The Mark Fotheringham Story

Ever since Mark Fotheringham joined Norwich City in January 2007, the Scottish midfielder has gone on a rather unpredictable journey. It is one that has ended (probably) with some suggesting that he has been the worst Norwich City captain of all time.

With this in mind, I refer you back to the ‘unpredictable journey’ remark. In the last couple of years, no one has been able to predict what Fotheringham’s next step is. One minute he isn’t good enough for the team and the next he is leading us out as captain. What on earth has gone on? Let’s take a look….

Fotheringham joined Norwich in January 2007 when Peter Grant was manager. With videos of him performing marvellous skill circulating the internet, we though we were in for some exciting performances from a flamboyant midfielder….We were wrong.

Normally as part of a midfield that contained himself, Simon Lappin and Andy Hughes, Fozzy played out the rest of the 2006/2007 firmly in Grant’s plans as we managed to stay up. We were hopeful that Fozzy would be a big part of our side as we kicked on the following year….We were wrong.

Sure enough, Fotheringham was part of the squad in the first three games of the 2007/2008 season. However, after coming on against Southampton on 18th August 2007, he wasn’t to play a game for over three months. We thought that could be the end of Fozzy’s short Norwich City career….We were wrong.

As we all know, Peter Grant was sacked as Norwich manager and the board hired Glenn Roeder. With the club facing almost certain relegation according to the football odds, Roeder named his captain – Mark Fotheringham. Fozzy came in against Coventry in November 2007 after three months out as captain of the team. You couldn’t make it up! We now thought that we had ourselves a ‘new hero’…..We were wrong.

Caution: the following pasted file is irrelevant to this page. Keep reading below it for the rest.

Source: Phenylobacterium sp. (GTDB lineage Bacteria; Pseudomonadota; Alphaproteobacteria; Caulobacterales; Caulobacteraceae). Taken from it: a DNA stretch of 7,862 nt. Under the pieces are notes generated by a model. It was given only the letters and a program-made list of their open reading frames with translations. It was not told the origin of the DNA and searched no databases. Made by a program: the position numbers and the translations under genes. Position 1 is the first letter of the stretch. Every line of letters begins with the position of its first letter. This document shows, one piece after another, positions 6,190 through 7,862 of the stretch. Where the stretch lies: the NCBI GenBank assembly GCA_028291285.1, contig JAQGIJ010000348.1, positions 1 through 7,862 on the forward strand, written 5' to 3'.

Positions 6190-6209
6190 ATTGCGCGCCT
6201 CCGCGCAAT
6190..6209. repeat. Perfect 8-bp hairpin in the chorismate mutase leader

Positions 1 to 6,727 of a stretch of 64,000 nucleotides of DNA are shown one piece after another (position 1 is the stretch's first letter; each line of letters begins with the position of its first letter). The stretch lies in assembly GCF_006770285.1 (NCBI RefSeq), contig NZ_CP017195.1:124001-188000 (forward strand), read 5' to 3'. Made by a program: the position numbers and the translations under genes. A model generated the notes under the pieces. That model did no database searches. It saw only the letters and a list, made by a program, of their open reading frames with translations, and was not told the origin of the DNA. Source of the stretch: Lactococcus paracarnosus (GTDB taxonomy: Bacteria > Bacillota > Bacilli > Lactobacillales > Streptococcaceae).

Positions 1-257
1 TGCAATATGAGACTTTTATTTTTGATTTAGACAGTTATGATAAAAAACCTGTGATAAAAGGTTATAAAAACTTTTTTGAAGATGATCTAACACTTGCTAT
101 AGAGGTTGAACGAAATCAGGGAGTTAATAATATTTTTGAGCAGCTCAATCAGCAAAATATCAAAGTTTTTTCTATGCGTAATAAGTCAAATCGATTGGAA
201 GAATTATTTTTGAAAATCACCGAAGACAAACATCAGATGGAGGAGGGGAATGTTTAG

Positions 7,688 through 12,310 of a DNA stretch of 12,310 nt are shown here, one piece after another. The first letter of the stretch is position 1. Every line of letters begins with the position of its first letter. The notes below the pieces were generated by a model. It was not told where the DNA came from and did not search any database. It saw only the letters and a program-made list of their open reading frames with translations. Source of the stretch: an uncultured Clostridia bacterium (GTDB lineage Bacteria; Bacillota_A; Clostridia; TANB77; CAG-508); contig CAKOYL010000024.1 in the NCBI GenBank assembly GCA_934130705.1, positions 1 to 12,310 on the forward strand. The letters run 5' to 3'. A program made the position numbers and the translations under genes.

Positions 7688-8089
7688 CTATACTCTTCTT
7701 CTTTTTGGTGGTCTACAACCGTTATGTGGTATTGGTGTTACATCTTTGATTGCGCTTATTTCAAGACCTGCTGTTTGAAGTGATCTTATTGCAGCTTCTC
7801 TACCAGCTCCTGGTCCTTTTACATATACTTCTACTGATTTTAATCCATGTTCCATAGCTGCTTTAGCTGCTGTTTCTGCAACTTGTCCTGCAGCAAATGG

In all fairness, during our unbeaten run Fozzy did a job for us. There was always the feeling that to be captain and one of the least convincing players in the team wasn’t the best combination though. Fozzy was in the team for the majority of the season and played his part in keeping us up. Again, we hoped that the following season would be a much better one…We were wrong.

With their being plenty of optimism about the new season, Fotheringham was confirmed as captain again after signing a new deal. This raised a few eyebrows, but who were we to question Roeder at this stage? However, the team’s and Fozzy’s form was awful and Roeder was sacked. Time for a change of manager and a change of captain? One out of two isn’t bad…..We were wrong again.

For me, this is the most bizarre part of Fotheringham’s Norwich career. When Bryan Gunn took over, it was fairly obvious to everyone that Fozzy was one of the weakest players in the team and yet he remained as captain. Surely Clingan or Doherty would have been a better shout? At least they weren’t under pressure for their place in the team. Often I watched on as Fozzy gave the ball away only for Hoolahan or Clingan to look at him in a way that says ‘and this guy is our captain?’ Personally, I felt for Fozzy a little.

Finally, we have Coventry at home in February 2009. It will probably be Fotheringham’s last game for Norwich City. After being constantly jeered by the crowd, he was taken off in the 79th minute only to storm straight down the tunnel. Not the acts of a captain. Gunn then revealed he was disappointed with him just before the club revealed he was in talks with Preston about a loan move. Bye bye to the ‘Fozzy flick’….I hope we aren’t wrong.

So, there you have it. The Mark Fotheringham story. It has been quite eventful hasn’t it? I’ve never been his biggest fan. What sealed his fate for me was when he only signed a one-year deal last summer. Hardly very committed was it? From this moment onwards, it was always going to be the last Norwich City contract he signed.

By Thomas Rooney – A sports writer who blogs about football betting

Filed Under: General


About the Author: A Norwich City fan who still loves Grant Holt, just. When I visit Fortress Carrow Road I can usually be found in the Jarrold Stand with a cornish pasty in one hand and a kit-kat in the other.

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